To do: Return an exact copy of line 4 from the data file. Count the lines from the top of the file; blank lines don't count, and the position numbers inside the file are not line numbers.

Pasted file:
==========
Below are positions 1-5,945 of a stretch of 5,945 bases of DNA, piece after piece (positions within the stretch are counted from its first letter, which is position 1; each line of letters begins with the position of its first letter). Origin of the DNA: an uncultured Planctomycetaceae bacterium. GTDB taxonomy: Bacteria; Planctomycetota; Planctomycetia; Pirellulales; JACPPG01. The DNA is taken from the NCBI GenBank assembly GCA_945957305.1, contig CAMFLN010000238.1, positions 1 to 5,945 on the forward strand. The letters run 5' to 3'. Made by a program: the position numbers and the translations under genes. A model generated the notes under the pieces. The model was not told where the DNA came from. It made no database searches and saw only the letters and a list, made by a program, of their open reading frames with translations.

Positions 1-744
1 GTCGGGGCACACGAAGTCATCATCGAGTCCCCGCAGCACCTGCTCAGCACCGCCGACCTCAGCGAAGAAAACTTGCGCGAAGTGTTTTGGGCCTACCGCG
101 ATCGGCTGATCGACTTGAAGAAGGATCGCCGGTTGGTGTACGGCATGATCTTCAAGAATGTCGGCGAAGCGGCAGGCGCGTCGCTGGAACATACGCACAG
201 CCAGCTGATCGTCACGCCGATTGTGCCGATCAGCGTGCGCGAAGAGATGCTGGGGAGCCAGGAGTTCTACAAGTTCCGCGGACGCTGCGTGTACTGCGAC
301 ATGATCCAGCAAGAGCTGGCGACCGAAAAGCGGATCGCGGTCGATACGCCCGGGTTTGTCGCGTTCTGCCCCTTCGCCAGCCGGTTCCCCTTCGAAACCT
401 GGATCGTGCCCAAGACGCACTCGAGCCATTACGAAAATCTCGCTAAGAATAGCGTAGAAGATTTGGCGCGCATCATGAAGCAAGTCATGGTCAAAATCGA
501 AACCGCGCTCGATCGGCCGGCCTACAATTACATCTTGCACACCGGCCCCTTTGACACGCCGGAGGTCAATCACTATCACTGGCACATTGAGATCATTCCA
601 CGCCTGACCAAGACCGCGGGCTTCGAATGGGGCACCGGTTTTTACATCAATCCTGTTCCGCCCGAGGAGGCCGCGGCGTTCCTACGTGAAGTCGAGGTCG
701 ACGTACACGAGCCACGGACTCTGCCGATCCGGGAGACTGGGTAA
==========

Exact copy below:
101 ATCGGCTGATCGACTTGAAGAAGGATCGCCGGTTGGTGTACGGCATGATCTTCAAGAATGTCGGCGAAGCGGCAGGCGCGTCGCTGGAACATACGCACAG